Annapolis Family Photographer | Holiday Card Photo Tips

holiday card photo tips

Oh man!  How did it get to be December??  Christmas is sneaking up on us already!   Time for parties, gifts, family, and holiday cards.  I’m gonna be honest here for a sec--in my adult life, I’ve sent out Christmas cards ONCE.  That was my first year after I graduated college and I was being a ‘grown up’.  That was the end of it for me.   I attempted it the next year but procrastinated and never managed send them out.   

I’m going out on a limb here, but I’m thinking that many of you maybe haven’t gotten your photos taken/chosen for your cards yet.   I know lots of photogs out there do holiday ‘mini sessions’ for this specific purpose.  (I am not one of them--it’s just not my jam.  I would LOVE to do an in home “holiday traditions” session with you though--message me for info on that!)  At this point, probably most of these professionals are booked or may not be able to schedule you for a session in time to get your cards out..  

But don’t fret!  You can do them yourself this year.  Whether you want a shot of just the kids or one of the whole family (including YOU), I’ve got a handful of tips for you to make things go a little more smoothly.

 

This is the room where I took the rest of the photos for this post.    Notice open blids and lots of natural light.  

This is the room where I took the rest of the photos for this post.    Notice open blids and lots of natural light.  

******Before we start, let’s get something straight.  You’re going to PRACTICE with a stuffed animal or doll before you torture your family and make everyone get all dressed up and behave while you figure out what you’re doing.  Nothing says “Happy Holidays!” like a picture of disheveled, crabby kids who are over the whole situation by the time you get it your settings right.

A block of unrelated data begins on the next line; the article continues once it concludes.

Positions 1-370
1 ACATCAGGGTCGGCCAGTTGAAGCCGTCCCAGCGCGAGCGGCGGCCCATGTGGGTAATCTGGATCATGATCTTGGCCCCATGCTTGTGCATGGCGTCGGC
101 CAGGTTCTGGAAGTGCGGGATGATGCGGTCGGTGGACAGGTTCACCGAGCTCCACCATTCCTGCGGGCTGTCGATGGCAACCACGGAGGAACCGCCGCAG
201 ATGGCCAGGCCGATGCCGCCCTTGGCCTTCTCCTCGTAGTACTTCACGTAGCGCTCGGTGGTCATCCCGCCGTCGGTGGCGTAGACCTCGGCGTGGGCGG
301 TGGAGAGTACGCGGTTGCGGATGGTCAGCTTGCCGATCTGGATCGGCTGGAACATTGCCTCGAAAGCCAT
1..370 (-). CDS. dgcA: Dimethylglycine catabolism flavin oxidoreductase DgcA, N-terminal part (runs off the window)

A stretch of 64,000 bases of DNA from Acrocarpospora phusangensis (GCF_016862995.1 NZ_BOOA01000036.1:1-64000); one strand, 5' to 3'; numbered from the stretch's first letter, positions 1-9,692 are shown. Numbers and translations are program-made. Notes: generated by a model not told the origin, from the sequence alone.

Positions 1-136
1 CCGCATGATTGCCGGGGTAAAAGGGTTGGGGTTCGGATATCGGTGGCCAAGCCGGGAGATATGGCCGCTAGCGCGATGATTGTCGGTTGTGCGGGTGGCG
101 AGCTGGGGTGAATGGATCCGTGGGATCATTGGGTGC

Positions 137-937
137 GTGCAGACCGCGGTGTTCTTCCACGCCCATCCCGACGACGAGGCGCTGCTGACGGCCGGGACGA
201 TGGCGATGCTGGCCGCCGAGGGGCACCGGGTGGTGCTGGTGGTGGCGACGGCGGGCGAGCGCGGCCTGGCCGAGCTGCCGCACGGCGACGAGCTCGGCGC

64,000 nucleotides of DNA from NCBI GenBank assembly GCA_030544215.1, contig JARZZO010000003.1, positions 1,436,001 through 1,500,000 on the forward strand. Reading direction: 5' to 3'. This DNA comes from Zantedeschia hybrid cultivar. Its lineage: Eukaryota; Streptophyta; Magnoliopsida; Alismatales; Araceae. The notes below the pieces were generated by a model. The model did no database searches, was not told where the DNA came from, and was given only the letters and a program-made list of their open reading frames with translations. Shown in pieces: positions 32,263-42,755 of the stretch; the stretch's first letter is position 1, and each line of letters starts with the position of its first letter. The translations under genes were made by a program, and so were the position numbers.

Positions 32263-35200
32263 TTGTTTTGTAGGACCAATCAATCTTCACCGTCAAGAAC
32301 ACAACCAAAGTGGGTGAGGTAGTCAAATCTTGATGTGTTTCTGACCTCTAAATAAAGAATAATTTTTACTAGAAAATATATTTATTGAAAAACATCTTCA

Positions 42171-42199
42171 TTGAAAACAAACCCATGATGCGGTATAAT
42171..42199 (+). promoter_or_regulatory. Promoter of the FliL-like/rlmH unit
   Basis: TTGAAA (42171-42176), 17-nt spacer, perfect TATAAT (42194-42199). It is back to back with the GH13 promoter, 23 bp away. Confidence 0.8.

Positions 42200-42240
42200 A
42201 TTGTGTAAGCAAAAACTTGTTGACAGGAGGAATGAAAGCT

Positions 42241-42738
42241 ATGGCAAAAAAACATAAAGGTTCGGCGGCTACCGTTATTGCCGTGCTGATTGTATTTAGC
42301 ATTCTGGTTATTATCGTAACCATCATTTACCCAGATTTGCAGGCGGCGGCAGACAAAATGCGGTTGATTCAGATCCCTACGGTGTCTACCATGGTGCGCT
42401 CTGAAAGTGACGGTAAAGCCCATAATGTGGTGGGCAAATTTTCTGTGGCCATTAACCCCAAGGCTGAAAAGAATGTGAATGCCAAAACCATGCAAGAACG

1.  Lighting--very important.  If you’re doing this in the house in front of the tree, your pics will come out much better if you work in broad daylight.  Don’t wait for night time when the tree is lit.  You’ll be disappointed with the results.   Use the natural light you have from your windows and doors.  Open everything up as wide as possible and let the sunshine in.  TURN OFF ALL YOUR OTHER LIGHTS.  If you don’t, your camera will get confused and your kids will come out all weird colors.  Trust me on this.     If you have to turn on lights, try to only use the ones that will be coming from behind your camera (ie: shining on your kids’ faces).     Position your kids between the light from the windows and your tree.

DO NOT use the flash unless your want a super bright tree with zero twinkle/magic.  Again, trust me on this.    **(see my note below for exceptions)

 

2. Camera Settings--the tricky part.  Now that you’ve figured out your lighting, we are moving on to the most important part of this post.  

I’m going to assume you have an entry level DSLR or higher end point and shoot.  You can adjust your settings with these types of cameras. I’m also going to assume you know what at least *some* of the buttons are for. For this situation, we will be shooting in AV  or A mode.  (Aperture Priority Mode, NOT automatic.)  When you’re using this setting, you will be controlling how much light gets thru the lens and into the camera.  Dial this setting to the lowest number that it will go to.  (This is also called an F-stop if you’re looking this up in your user’s manual.)   Usually most lenses will go down to somewhere around 4 or even lower.   The lower the number, the ‘blurrier’ the background.  But you also run a higher risk of having blurry subjects due to them moving around or YOU moving around.  If you have one, use a tripod.  If you don’t, set your camera on something like a stack of books or a chair to keep your movement down if you need to.  

Take a few test shots and see what you see.  Is it too dark?  If it is, then you will need to raise your ISO.  ISO is a number that tells you how sensitive to light your camera is.  The higher the ISO number, the more sensitive your camera is, and the brighter your photo gets.    Take a few more test shots.  Still too dark? You may have to turn on a light or two if you are all the way at your highest ISO setting and it’s still too dark.  And make sure your F-stop is as low at it will go too.  

(if you want more info on all the technical mumbo jumbo I was going on about just now, please check this out for the first post in my Handle Your Camera Like A Boss series.)

a simple flash diffuser that you can make out of waxed paper and scotch tap.  just slip this over your pop up flash and it will help cut out some of the harsh glare from the flash.

a simple flash diffuser that you can make out of waxed paper and scotch tap.  just slip this over your pop up flash and it will help cut out some of the harsh glare from the flash.